Miqati Named PM-Designate with 72 Votes
Former premier Najib Miqati was on Monday named PM-designate after he garnered 72 votes in the binding parliamentary consultations.
Independent MP Fouad Makhzoumi meanwhile voted for ex-ambassador Nawwaf Salam as 42 MPs abstained from voting for any candidate.
"I want the confidence of the people, not only MPs," Miqati said in a speech after his designation.
"The cooperation of all Lebanese is required in order to stop the inferno," he added.
Noting that he does not have a "magic wand," Miqati stressed that the new government will be formed "according to the French initiative for the interest of Lebanon and its economy."
"If I didn't have specific foreign reassurances, I would not have made my step," he revealed.
Miqati’s designation comes after Saad Hariri earlier this month gave up attempts to form a Cabinet amid deep differences with President Michel Aoun and an unprecedented financial meltdown roiling the country.
One of the richest men in Lebanon, Miqati became a favorite for the post after he was endorsed by most of Lebanon's political parties and also the powerful, Iran-backed Hizbullah. Miqati was also endorsed by former Sunni prime ministers including Hariri.
It is not clear whether Miqati -- widely considered an extension of the political class that brought the country to bankruptcy -- would be able to break the year-long impasse over the formation of a new government. He faces Christian opposition from the Lebanese Forces and Aoun's own political party, now led by his son-in-law Jebran Bassil.
Lebanon's economic and financial crisis began in late 2019 and has steadily worsened since then. Poverty has soared in the past several months as the situation spirals out of control, with dire shortages of medicines, fuel and electricity. The currency has lost around 90% of its value to the dollar, driving hyperinflation.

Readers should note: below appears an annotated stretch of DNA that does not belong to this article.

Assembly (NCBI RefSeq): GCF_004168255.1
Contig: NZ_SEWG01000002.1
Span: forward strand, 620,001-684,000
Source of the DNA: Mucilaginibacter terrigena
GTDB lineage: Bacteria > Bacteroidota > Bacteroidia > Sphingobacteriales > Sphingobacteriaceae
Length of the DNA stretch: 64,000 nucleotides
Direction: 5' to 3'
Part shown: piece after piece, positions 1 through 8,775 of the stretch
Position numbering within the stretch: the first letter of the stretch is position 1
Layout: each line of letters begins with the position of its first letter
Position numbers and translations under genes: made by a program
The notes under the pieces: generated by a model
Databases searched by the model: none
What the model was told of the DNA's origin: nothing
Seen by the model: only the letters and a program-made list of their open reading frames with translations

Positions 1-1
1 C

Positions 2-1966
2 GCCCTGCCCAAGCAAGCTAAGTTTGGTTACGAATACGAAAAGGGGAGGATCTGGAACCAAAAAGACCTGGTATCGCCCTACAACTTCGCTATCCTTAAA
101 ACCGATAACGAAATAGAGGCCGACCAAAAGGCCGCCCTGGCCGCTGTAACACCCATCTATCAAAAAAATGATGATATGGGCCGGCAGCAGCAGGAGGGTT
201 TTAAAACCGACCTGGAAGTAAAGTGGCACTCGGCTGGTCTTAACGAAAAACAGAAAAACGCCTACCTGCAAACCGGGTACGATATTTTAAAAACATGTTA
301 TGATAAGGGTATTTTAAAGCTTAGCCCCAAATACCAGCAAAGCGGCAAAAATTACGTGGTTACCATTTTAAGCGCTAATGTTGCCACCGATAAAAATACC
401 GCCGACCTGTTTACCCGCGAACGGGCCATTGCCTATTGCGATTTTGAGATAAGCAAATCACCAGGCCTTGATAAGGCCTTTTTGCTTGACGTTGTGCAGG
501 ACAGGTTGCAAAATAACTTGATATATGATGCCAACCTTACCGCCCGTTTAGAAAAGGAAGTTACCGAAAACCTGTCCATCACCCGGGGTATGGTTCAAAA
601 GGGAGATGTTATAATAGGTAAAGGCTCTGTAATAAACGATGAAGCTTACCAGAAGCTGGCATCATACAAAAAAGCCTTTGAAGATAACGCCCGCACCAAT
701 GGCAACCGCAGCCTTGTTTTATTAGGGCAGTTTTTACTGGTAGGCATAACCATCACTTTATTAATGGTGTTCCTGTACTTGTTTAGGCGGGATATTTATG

Miqati's designation would be the third so far since the current caretaker government headed by Hassan Diab resigned in the wake of the massive explosion at Beirut's port last August. Since then, Diab's Cabinet has acted only in a caretaker capacity, compounding Lebanon's paralysis further.
The first to try to form a government was Lebanon's former ambassador to Germany, Mustafa Adib, who resigned last September, nearly a month after being designated prime minister. Hariri was appointed next and stepped down after 10 months.
Any new government faces the monumental task of undertaking desperately needed reforms as well as resuming talks with the International Monetary Fund for a rescue package. The international community has refused to help Lebanon financially before wide reforms are implemented to fight widespread corruption and mismanagement.
Miqati, a Sunni billionaire from the northern city of Tripoli, served as prime minister in 2005 and from 2011 to 2013, when he resigned at the height of the Syrian war after a two-year stint in a government dominated by Hizbullah and its allies.
He founded the telecommunications company Investcom with his brother Taha in the 1980s and sold it in 2006 to South Africa's MTN Group for $5.5 billion.
Miqati was accused by a state prosecutor in 2019 of illicit enrichment, a charge he denies.
The billionaire PM-designate is believed to be supported by the United States and France.